Right after the July 19 storm, Mossotti said, “Of course, all the crews ran their tails off all night on alarms. I’m not sure what the end total for fire alarms (was). It was like 300 or 400 calls from that session … The next morning, we decided we needed to look at how we were going to deal with everything that was going on … because of all the houses without electricity and the heat problems.”

The first thing, he said, was to assess “our own assets. Where were we with our own houses? How many of our houses were out of power on generators? Were those generators working? What was the state of fuel supplies, our personnel levels, what we had? Once we determined where we were, we saw that we needed to get fuel. We needed to top off our tanks. Our supplier from Sieveking was really good, came out that day and topped off … all our fuel supplies, all our generators,” he said, noting at that time, two of the district’s firehouses — 6 and 7 — were using generators for power.

“Once we determined all of our resources were good and ready to go, we sent them out on the street to go around the neighborhoods and do some quick assessments of where can you get through? Where can’t you get through? We knew coming in from the night before there was a tree across Green Park (Road) and we had several locations we knew already that were blocked. We sent the trucks back out there to ascertain if they could still get through or not. If they couldn’t, take their chain saw, start cutting trees where they could and start opening them up,” the assistant chief said.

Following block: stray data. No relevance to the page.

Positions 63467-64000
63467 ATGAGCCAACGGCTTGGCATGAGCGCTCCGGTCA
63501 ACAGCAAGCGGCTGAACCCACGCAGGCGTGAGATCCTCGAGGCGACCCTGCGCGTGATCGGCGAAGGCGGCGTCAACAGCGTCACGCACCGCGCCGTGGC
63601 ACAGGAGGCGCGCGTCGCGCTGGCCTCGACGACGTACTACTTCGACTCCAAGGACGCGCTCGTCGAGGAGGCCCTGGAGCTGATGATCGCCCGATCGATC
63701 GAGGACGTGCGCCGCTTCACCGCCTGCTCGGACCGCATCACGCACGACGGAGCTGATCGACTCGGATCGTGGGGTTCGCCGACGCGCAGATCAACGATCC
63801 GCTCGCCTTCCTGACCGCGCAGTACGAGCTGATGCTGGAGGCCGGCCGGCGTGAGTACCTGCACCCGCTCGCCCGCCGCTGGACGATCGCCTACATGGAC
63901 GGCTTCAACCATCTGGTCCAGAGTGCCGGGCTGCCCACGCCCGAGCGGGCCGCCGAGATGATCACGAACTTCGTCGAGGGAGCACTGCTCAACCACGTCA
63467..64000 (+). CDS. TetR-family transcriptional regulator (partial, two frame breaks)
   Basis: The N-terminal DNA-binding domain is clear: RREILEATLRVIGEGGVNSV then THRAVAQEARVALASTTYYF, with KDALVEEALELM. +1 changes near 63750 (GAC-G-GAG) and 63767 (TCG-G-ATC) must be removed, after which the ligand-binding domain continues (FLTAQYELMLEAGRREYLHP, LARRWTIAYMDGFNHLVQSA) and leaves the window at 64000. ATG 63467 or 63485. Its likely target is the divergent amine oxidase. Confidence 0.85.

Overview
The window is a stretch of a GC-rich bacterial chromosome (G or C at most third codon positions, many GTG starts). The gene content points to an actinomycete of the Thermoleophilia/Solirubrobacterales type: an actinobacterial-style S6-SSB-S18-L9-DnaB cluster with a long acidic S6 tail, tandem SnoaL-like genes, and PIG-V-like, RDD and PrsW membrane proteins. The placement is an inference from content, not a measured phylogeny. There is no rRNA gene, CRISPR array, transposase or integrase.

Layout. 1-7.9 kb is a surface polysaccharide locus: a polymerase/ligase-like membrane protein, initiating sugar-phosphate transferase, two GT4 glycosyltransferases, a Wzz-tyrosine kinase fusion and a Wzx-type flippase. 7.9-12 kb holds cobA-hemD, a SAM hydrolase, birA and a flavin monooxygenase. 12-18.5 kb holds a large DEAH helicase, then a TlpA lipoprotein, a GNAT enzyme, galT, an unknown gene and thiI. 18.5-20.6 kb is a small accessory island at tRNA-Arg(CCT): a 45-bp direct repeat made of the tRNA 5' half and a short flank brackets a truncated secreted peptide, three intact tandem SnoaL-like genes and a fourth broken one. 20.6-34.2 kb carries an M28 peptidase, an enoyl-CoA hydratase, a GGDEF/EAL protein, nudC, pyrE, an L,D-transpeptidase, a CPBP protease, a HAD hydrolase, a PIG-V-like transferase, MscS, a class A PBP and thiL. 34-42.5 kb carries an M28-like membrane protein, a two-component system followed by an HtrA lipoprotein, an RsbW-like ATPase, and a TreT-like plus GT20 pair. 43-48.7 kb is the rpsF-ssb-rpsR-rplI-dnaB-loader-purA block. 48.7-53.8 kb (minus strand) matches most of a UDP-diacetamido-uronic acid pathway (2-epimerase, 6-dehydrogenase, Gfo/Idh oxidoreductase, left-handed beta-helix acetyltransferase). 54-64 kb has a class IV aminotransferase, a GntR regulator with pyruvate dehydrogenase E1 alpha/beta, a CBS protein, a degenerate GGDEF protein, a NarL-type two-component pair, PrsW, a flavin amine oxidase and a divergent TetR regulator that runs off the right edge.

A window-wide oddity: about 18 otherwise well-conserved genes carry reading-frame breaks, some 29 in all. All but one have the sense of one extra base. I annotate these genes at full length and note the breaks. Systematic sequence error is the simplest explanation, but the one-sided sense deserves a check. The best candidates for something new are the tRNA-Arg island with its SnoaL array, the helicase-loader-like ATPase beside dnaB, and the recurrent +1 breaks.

“The other area we identified as our next big issue was the nursing homes — all the nursing facilities. We made phone contact with them …,” he said, noting that normal district operations were shut down at this point, such as the inspection office, to focus on … “Everybody was working together and were given tasks. The first one was to get ahold of the nursing facilities.”

The nursing facilities were called to determine whether they had power, generators, if they had cooling areas within the facilities and if they needed anything.